The future classics to get your hands on now

Jack Evans, PA Motoring Reporter
·5-min read

You could call picking a future classic a dark art. Much like choosing a stock to invest in or backing a particular football team, choosing a car which will become a legend of the future is often down to chance.

But you can make an educated guess, that’s for sure. And out of the current crop of cars on sale today, we’ve got a few firm favourites which we reckon will make classics of the future. Let’s take a look at what they are.

Toyota GR Yaris

Toyota GR Yaris
Well-judged suspension keeps the Yaris composed over undulating surfaces

It has to be the GR Yaris, doesn’t it? It’s a car which has arrived with such a storm of attention that few would doubt that it’ll go on to be a future classic. Impressively special right out of the box, the Yaris has more than lived up to the hype thanks to an almost outrageously good driving experience.Though it’s not limited in number, we can only imagine that demand will be strong and this, in turn, will mean that there’s only one way for prices to go – up. So get one while you can.

Honda e

RTOTY20 - Honda e
The e’s zippy acceleration makes it a hoot on country roads

Honda’s dinky little e really did showcase how a concept car could be brought to the real world. In the metal, the e is almost comically small, yet thanks to some clever tech and a classy interior, it feels far from a gimmick.Its somewhat short range does let it down, but given that retro-styled cars tend to be popular many years after they went on sale, we can only imagine that the e will be a hit in the future.

Alfa Romeo Giulia Quadrifoglio

Giulia
The Giulia retains the same bi-turbo V6 engine as the previous model

Alfa Romeo has a longstanding history of producing classics and we’d hazard a guess that one of its latest performance cars – the Giulia Quadrifoglio – will only continue this legacy. With classically good looks and a sparkling driving experience to match, this is one car that’ll go down in history as one of Alfa’s best.Though like others on this list the Giulia QV isn’t a limited edition, we reckon that future demand will be high for this super saloon.

BMW M2 CS

BMW M2 CS
The M2 has been made harder and lighter with the CS

With cars becoming more and more complicated by the day, the M2 CS is a great example of what can be done when things are kept simple. A powerful engine up front, drive to the rear wheels alone and a short, stocky wheelbase combine to make this BMW a truly old-school sports car.A six-speed manual only continues the CS’ bare-bones approach and, as we’ve seen with other BMW models which have gone down this avenue in the past, it’s sure to translate into a car which will be well-regarded in the future.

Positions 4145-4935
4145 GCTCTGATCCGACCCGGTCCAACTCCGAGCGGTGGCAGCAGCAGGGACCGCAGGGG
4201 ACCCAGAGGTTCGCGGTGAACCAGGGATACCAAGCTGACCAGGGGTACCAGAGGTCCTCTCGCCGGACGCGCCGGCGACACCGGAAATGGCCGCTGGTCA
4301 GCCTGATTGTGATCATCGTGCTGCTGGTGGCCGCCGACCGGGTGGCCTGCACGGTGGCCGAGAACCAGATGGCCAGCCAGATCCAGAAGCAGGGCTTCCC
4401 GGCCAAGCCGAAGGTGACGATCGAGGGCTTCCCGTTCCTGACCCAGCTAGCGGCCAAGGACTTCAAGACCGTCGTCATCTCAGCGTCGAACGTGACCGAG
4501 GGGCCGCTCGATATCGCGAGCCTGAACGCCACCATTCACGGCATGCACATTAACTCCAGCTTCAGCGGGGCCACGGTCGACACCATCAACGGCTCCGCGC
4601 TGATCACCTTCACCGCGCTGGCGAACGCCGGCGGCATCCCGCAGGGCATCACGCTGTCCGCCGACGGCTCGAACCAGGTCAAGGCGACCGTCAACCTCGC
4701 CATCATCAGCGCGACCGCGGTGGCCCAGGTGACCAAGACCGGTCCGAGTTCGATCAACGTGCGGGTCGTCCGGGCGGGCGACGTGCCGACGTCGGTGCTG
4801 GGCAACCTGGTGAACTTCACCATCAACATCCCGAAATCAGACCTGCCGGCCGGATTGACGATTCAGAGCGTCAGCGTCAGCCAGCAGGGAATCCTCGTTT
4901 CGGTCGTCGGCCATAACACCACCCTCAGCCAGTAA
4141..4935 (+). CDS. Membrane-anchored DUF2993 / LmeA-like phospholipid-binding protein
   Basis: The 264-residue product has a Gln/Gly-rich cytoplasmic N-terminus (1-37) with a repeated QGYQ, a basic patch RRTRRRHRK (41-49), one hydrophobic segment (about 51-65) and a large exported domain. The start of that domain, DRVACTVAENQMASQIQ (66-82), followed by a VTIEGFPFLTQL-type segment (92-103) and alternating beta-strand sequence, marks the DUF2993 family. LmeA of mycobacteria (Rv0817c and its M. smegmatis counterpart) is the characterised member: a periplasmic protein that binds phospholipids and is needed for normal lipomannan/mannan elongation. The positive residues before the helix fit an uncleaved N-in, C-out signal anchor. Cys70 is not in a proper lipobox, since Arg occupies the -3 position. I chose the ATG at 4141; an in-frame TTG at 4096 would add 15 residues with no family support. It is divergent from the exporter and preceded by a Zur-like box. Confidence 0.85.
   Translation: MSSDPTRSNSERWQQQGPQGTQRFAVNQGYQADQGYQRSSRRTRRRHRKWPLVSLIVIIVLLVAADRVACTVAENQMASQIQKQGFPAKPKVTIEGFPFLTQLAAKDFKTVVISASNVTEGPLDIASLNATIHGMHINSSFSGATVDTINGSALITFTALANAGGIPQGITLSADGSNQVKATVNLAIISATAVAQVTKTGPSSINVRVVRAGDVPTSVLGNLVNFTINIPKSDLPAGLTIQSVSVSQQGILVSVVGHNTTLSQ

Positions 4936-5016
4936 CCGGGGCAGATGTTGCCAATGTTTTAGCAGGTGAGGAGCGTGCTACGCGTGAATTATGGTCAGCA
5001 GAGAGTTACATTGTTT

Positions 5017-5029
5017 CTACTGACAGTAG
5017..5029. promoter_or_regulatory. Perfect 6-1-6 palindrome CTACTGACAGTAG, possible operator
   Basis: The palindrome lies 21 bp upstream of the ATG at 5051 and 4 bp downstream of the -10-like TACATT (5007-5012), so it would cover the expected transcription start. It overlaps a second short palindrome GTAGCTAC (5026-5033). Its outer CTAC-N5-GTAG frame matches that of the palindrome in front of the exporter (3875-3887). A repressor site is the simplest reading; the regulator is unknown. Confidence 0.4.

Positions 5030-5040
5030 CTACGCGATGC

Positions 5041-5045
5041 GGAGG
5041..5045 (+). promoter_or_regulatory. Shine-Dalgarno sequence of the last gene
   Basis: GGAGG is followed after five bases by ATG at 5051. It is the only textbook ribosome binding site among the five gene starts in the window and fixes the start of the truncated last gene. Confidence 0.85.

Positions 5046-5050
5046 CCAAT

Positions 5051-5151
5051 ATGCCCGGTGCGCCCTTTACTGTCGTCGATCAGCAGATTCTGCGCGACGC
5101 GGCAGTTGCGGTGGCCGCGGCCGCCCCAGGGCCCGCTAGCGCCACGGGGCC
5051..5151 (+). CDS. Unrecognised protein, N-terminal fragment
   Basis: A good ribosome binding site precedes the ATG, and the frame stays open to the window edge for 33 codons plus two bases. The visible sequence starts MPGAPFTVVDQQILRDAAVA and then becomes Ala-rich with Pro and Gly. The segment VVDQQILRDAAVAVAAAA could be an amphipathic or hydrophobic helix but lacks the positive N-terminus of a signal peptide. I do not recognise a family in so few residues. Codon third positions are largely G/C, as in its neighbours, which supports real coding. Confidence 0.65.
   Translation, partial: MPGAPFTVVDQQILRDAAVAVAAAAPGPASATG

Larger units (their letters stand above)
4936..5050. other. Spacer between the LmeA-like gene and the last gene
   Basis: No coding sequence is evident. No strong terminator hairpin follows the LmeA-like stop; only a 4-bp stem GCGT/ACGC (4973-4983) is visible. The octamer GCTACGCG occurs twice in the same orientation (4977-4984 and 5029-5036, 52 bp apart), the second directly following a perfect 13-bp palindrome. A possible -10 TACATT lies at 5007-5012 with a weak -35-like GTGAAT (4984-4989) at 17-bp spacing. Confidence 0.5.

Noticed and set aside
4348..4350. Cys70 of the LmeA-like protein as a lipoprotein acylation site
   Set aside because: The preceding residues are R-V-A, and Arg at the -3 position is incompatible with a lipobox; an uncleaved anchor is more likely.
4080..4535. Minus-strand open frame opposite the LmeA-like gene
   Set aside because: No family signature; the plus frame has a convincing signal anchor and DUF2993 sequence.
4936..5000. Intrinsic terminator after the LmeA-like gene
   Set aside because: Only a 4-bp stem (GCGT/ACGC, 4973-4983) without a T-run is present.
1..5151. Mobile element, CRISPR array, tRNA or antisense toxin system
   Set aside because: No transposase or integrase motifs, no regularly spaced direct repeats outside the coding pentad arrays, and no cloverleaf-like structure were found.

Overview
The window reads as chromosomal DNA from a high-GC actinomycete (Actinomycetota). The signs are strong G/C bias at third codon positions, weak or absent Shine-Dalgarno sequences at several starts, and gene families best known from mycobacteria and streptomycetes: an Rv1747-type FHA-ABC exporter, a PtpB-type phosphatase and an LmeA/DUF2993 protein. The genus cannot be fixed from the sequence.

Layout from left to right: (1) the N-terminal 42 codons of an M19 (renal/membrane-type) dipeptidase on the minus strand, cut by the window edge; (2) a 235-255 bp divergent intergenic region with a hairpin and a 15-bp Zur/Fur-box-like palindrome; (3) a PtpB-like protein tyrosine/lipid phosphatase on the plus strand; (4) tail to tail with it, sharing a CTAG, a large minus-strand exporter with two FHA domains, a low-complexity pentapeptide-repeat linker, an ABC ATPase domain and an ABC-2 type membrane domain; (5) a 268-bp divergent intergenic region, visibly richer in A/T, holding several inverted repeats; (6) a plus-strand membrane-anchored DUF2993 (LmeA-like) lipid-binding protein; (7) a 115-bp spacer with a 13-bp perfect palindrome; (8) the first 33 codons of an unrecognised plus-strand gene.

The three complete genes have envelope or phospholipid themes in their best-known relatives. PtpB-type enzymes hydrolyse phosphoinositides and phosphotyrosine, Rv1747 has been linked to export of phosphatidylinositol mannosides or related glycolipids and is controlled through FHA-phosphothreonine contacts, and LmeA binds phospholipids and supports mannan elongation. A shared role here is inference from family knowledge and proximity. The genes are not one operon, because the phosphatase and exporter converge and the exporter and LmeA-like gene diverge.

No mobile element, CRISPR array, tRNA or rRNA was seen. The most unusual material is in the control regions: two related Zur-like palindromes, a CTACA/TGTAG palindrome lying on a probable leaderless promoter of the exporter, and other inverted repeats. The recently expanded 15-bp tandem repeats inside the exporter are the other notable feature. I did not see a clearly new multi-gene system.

Ferrari Roma

Ferrari Roma
(Ferrari)

Though Ferrari has been on a roll when it comes to producing ultra-focused, high-complexity super and hypercars, the Roma is an example of what the Italian firm can do when it concentrates on proper cross-country cars. Essentially Ferrari’s ‘entry-level’ model, the Roma’s design is frankly draw-dropping. It takes inspiration from classic Ferraris, too.And though as a result of being the entry point to the firm’s range of cars might mean more people will buy a Roma, we’re sure that the car’s elegant styling and excellent driving characteristics will make it a firm favourite of the future, too.

Volkswagen T-Roc Cabriolet

T-Roc dynamic
The Cabriolet’s comfortable ride soaks up a good amount of road imperfections

Taking things away from high-end sports cars for a second, we come to the Volkswagen T-Roc Cabriolet. Now often with classic cars novelty is key and that’s certainly that this drop-top SUV has on its side.Something of a curveball launch by Volkswagen, the T-Roc Cabriolet majors on comfort and experience rather than outright practicality. But as a fun way of getting around, the T-Roc Cabriolet is hard to beat.

Porsche 718 Cayman GT4

Porsche 718 Cayman GT4
The 718 Cayman GT4 is suited to life on both the road and track

Porsches are always strong contenders as future classics – and if you’ve ever looked at used prices of older 911s, you’ll understand just how strong prices can be. The latest 718 Cayman GT4 is a real showcase of what Porsche can do and, as a result, we expect it to be a proper future classic.Used models of this car are already reaching far higher figures than they came with straight from the factory so, if you’re interested, we’d advise getting in there quick.

Suzuki Jimny

Suzuki Jimny
Suzuki’s Jimny remains in demand despite being discontinued

Suzuki’s Jimny was a short-lived success story. It replaced an icon, arrived to much acclaim and then, shortly after, was removed from sale due to high emissions. Suzuki is still planning to re-introduce the Jimny as a commercial vehicle, but the proper domestic version will never see the lights of a showroom again.So with that popularity and limited numbers, we can only see this car become a classic of the future.